8:45 P.M.: Hope you're early for one of the Frida Cinema's ever-eclectic screenings. And if you're not? Try to find head-everything Logan Crow, shake his hand and thank him for believing in the redemptive power of cinema. Then help him man concessions–your mitzvah for the night. 305 E. Fourth St., Santa Ana, (714) 285-9422; www.thefridacinema.org.
9:02 P.M.: Snuggle next to someone at the Huntington Beach Fire Pits before dumbass residents and politicians ban them for good.
9:41 P.M.: Balboa crawl! If you're looking for more of the douchebag/minidress kind of scene, Woody's Wharf and American Junkie are right next to each other and two of the more tolerable places for douchey debauchery. If it's a chill drinking spot you're after, ask the oldest bartenders at Balboa Saloon, Blackie's By the Sea or Class of '47 for a history lesson on their bars. If you get the right ones, they've got some wild stories to tell. Woody's Wharf, 2318 Newport Blvd., Newport Beach, (949) 675-0474; www.woodyswharf.com. American Junkie, 2406 Newport Blvd., Newport Beach, (949) 675-4444; www.americanjunkienb.com. Balboa Saloon, 700 E. Bay Ave., Newport Beach, (949) 673-9783; www.balboasaloon.com. Blackie's By the Sea, 2118 W. Oceanfront, Newport Beach, (949) 675-1074; www.blackiesbythesea.com. Class of '47, 209 Palm St., Newport Beach, (949) 675-5774; www.classof47.net.
9:35 P.M.: Your Anaheim Angels of Anaheim might not be having a great season, but they'll be throwing one hell of a party on the Fourth of July at Angels Stadium for the OC Block Party. Bands, art installations, vendors–all lead up to this time, when the fireworks start blasting and distracting drivers on the 57 freeway. Hey, anything colorful so they don't have to look at that gawdawful ARTIC station boondoggle across the way. . . . 2000 E. Gene Autry Way, Anaheim, (714) 940-2000; ocblockparty.com.
10 P.M.: The wait at Trader Sam's Enchanted Tiki Bar at the Disneyland Hotel is always long; on Saturday night, you'd have better luck at a Moscow toilet-paper line circa 1978. But once inside, you remember why you tested your patience: for the most delirious slice of tiki culture this side of the Tonga Room in San Francisco. Sure, it's all Disneyfied–but the drinks ain't, hardy grogs that would level Admiral Nelson himself. Order the biggest, most obnoxious drink possible, the Uh-Oa!, and join the rest of the crowd as they chant its name into a mantra. Congrats! You are now a cargo-cult deity. 1150 Magic Way, Anaheim, (714) 781-3463.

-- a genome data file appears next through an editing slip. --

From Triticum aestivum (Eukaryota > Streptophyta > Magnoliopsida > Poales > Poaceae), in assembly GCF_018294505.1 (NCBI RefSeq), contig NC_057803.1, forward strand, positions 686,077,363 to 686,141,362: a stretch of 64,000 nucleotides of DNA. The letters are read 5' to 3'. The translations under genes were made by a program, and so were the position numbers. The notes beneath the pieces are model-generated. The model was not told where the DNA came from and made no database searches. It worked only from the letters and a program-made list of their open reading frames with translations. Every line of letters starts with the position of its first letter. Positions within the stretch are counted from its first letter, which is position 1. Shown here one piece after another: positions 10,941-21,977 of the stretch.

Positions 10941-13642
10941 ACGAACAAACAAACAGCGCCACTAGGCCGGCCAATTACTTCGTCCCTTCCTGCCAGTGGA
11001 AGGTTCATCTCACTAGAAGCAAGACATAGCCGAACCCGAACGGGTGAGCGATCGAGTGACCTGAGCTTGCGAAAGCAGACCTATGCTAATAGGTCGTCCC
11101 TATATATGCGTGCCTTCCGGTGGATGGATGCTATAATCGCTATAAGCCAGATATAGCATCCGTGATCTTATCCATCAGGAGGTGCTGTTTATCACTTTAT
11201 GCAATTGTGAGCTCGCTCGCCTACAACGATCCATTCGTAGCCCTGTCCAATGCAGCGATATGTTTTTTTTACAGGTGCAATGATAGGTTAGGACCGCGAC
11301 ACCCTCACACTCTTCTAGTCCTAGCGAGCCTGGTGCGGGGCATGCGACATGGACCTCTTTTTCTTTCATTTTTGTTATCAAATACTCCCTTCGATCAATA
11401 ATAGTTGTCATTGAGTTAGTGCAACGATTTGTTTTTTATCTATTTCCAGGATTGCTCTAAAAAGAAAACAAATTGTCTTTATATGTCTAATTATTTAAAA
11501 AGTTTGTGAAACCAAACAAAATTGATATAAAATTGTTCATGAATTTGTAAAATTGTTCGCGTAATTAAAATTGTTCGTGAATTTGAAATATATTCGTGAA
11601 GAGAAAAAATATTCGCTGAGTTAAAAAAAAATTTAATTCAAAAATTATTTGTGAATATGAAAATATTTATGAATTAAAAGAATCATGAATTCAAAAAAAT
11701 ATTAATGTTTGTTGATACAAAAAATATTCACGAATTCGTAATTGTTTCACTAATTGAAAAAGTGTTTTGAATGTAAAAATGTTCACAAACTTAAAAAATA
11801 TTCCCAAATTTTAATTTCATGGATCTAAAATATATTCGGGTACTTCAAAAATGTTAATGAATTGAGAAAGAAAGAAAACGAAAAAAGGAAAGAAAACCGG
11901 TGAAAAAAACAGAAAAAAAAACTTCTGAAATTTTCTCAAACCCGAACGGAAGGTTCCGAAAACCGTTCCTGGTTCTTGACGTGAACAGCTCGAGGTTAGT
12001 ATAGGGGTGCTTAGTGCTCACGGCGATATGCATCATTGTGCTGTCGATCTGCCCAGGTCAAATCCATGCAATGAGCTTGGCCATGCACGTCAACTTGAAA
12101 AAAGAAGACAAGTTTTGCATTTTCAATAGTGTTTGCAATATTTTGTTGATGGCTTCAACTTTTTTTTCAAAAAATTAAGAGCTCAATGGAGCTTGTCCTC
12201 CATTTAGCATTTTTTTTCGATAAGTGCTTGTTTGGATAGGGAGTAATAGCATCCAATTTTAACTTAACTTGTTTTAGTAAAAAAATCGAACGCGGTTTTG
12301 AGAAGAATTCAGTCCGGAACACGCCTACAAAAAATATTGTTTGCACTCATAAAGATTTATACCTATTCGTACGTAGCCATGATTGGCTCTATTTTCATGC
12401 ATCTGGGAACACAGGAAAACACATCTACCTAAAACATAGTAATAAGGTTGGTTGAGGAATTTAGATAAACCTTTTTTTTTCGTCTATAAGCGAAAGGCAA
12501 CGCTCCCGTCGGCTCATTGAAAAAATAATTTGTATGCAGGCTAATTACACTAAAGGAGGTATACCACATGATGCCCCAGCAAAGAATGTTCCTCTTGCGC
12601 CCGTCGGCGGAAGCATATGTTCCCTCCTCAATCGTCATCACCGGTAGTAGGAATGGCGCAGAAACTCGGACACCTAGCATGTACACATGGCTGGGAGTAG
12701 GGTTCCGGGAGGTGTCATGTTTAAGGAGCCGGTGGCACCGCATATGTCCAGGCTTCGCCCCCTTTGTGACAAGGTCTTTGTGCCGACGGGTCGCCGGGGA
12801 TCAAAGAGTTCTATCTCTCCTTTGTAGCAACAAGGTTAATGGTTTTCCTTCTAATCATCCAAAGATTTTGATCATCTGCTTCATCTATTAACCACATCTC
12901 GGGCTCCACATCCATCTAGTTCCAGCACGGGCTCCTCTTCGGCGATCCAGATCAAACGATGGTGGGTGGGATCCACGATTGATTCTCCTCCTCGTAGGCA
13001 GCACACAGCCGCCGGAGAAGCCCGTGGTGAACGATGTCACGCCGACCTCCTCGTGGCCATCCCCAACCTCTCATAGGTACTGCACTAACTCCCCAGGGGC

10:17 P.M.: Pie Society calls itself a speakeasy–it's not. There's no illegal hooch, it's only as hidden as a back yard, and the man-cave interior of '70s grandpa antiques doesn't exactly hearken back to Prohibition. Don't hold the misnomer against it, though; it's still a great place with great drinks. Attached to Costa Mesa's Pitfire Pizza, it crafts cocktails such as the Thyme After Thyme; sprigged with its namesake herb, the effervescent drink blends gin from sauvignon blanc barrels, peach, lemon and sparkling wine. Too girly for you? There's also a menu dedicated to beer and shot pairings, or the Corpse Reviver No. 2, a mix of gin, absinthe and citrus liqueurs. Like the speakeasy designation, Reviver is probably a misnomer; Corpse Intoxicator is more like it. 353 E. 17th St., Costa Mesa, (949) 313-6335; www.piesocietybar.com.
10:32 P.M.: The night's just getting started at Sutra, so practice your pickup game on women whose league is so high they think you're Arizona Fall ball. Remember: You're a venture capitalist who got into TechCrunch's newsletter last week. . . . 1870 Harbor Blvd., Ste. A-200, Costa Mesa, (949) 722-7103; www.sutraoc.com.
10:49 P.M.: Curse anew the Anaheim Ducks' early exit at Kelly's Korner Tavern with another order of the carne asada nachos. Tip Carmen an extra $20 for just being awesome. 909 E. Yorba Linda Blvd., Placentia, (714) 961-9396; kellyskornertavern.com.
11:01 P.M.: Do as the Laguna locals do and enjoy one of the longtime dives around town before the newbie billionaires run them out. Start at the Marine Room Tavern, which has lubricated fiends since 1934. It has gotten a bit of a face-lift in recent years, but the whiskey list is formidable, and it's a great space for live tunes, befitting its motto "Live Music, Whiskey, Pretty Girls." If you're feeling extra salty, go to the "Dirty Bird," a.k.a. The Sandpiper, a relative whippersnapper in the scene–it's only been open since the 1940s. Marine Room Tavern, 214 Ocean Ave., Laguna Beach, (949) 494-3027; www.marineroomtavern.com. The Sandpiper Lounge, 1183 S. Coast Hwy., Laguna Beach, (949) 494-4694.
11:46 P.M.: Whether you're about the music at the bar or prefer it in the background as you sip your drink, Alex's Bar is aces. There are plenty of reasons why this place is so popular, as well as why True Blood's producers made it a series regular: Alex's is the perfect blend of personable, punk and Gothic, with a red-and-black color scheme out of a burlesque house in the Badlands. And, of course, there's the drinks–keep 'em coming! 2913 E. Anaheim St., Long Beach, (562) 434-8292; www.alexsbar.com.